This how-to article is about how to make a self-closing fluid chamber, or in other words, an automatic valve, for a pressurized alcohol stove.
Alcohol stoves are ultra-light backpacking stoves, usually made of various types of soda, energy drink and beer cans.
some background information
There are generally two types of DIY alcohol stoves: non-pressurized and pressurized. Non-pressurized is basically a stove with open flame, and easiest to make, pressurized ones have separate chambers where the fluid gasifies under pressure. Most pressurized stoves don’t really have a high pressure, since the pressure is not fully contained. Then there are the high pressure ones, such as the one we have here. This type has a fully contained chamber, creating high gas pressure, and thus the hottest flames. These stoves can get so hot that the aluminum starts glowing red!
I have made numerous stoves before, and if you are interested, you can check out my YouTube videos on how to make various types of these stoves. But a self closing chamber is a concept I have been working on for a while with not much success, until now!
The problem with the high-pressure stoves is that there need to be a convenient way to fill the stove chamber with fuel and then seal it up so it can operate at high pressure. The solution I came up with seems to be simple and reliable. I made a functioning prototype, but haven’t done any field-tests yet!
a quick overview on how the stove is put together
For this prototype, I am using a Venom Energy drink can, with the thicker aluminum core. The cap is from a Rock star energy drink can, but the original cap should also work, but at this point, I haven’t tested that.
The plastic thread is removed from the bottle-neck. The purpose is that the cap can move freely vertically at the top of the bottle-neck.
The can is cut in half at about middle of the can, but the top part does have to be at least as tall as the bottom part.
The orifice (jet) holes are made toward the bottom of the bottle shoulder (or top, when turned up-side down, see images below). I punched the holes, but it’s better to use a tiny drill, since over-punching make the holes too big.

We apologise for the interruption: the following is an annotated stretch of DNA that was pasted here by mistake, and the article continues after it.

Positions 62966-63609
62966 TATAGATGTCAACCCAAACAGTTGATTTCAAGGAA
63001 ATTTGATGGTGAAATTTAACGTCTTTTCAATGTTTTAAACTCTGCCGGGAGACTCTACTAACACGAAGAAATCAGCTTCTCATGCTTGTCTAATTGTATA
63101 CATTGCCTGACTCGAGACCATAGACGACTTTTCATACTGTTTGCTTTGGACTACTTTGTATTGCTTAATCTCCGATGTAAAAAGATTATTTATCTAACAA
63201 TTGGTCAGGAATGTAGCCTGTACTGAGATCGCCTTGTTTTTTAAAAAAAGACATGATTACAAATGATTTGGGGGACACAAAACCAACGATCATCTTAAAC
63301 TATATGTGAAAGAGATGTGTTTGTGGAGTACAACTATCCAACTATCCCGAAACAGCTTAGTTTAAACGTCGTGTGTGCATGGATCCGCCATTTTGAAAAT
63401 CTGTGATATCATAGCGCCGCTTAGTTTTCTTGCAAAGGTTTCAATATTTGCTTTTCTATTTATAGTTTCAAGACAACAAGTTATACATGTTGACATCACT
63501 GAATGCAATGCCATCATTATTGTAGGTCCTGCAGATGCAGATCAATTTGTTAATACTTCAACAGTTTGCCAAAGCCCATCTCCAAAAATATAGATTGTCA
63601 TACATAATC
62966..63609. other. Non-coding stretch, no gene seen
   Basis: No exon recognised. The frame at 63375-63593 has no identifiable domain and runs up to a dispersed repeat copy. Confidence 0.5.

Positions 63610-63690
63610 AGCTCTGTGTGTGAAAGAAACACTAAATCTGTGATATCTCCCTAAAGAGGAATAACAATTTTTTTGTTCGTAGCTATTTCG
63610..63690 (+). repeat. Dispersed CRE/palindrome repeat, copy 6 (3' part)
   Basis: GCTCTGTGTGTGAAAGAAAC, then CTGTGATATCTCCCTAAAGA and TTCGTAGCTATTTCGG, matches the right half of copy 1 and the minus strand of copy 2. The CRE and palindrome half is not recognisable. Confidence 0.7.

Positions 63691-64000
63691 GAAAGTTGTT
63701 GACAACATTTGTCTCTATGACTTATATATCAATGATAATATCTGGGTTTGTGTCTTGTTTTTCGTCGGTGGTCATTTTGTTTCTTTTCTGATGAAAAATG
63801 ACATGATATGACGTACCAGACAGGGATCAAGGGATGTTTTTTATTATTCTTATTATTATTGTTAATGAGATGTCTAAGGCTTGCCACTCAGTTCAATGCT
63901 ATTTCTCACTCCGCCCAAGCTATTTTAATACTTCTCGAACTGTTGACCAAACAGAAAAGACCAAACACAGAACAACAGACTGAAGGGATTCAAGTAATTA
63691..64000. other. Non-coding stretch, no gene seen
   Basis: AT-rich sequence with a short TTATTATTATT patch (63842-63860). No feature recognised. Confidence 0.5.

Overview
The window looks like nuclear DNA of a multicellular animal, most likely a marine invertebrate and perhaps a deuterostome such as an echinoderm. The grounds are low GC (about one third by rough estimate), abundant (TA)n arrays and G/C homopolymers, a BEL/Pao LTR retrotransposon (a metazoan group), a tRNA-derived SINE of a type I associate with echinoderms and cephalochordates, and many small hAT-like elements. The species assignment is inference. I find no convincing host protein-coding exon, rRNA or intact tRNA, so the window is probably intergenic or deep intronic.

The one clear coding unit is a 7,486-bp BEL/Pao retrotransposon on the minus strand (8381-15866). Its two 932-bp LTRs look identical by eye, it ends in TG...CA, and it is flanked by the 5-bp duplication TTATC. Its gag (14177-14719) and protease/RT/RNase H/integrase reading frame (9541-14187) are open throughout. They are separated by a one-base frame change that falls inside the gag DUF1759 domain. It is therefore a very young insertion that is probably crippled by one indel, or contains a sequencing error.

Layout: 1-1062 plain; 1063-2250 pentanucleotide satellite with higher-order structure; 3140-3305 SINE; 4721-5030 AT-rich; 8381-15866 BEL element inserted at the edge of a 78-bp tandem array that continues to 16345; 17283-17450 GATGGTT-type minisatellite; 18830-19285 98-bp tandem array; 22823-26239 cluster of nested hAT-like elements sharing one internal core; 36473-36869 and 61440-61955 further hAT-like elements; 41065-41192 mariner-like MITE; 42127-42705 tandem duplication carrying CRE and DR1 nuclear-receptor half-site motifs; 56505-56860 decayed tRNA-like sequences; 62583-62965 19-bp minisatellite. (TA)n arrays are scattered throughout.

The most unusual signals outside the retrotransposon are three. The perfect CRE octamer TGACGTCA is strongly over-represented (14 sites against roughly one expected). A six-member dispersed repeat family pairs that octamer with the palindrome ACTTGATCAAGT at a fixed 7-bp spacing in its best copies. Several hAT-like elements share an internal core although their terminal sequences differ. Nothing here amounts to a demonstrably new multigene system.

The plastic seal inside the cap needs to be removed, and the cap placed up-side down at bottom, inside the can.
The inside of the cap, and the corresponding surface on top of the bottle-neck need to be completely smooth, for a good seal.
The top part of the can is pressed upside down inside the bottom part of the can, but not all the way down. Stop a few mm before the bottom, so the cap still can move freely vertically. If the top part is pushed too far down, the chamber can’t be filled with fluid,and the stove is basically ruined (the top part can’t be pulled back off the bottom part without destroying either part). One way to prevent the top part from going too far in, is to place temporary spacer on top of the cap.
Once the stove is assembled, the top of the stove needs to be cut down to desired height.
How it works
the theory behind the automatic valve design
OK, that’s how it is put together, now let’s talk about how it actually works. Understanding how it works, you can experiment and improve the stove by trying other types of cans and materials, and do other tweaks.
The cap will be resting at the bottom of the can. When fluid is added from top, into the center of the stove, the chamber, and the cap, will fill up with liquid.
Heet (automobile de-icer) is the preferred fluid. Dump a small amount of the fluid in the stove, enough to flood over the cap, and fill the chamber. Don’t overfill: The fluid in the cap, and in the chamber above the top of the cap, will be burned as stove primer. That also generates heat, but not as much as the heat generated when the jets kick in.
Ignite the fluid. Be careful so you don’t burn yourself. In daylight, you can’t see the flames!
The priming fire will burn up the fuel in the cap, heating up the stove, and the fluid in the chamber. Since the fluid in the cap is consumed, the cap will float up like a boat, and close the gap between the cap and the bottle top, thus closing the chamber.
The fluid in the chamber heats up to the point that it starts gasifying. The pressure in the chamber makes the cap push tighter on the bottle top, increasing the seal effect,
The pressure also starts pushing out he gas through the jet holes. The escaping gas is ignited by the primer fire in the center of the stove. Eventually the primer fire will run out of fluid, since the cap is closed, and die out. The heat generated by the burning gas will continue gasifying and pressurizing the fluid, keeping the jets going.
Hopefully you enjoyed this article! If you have any suggestions, or any questions, please leave a comment below!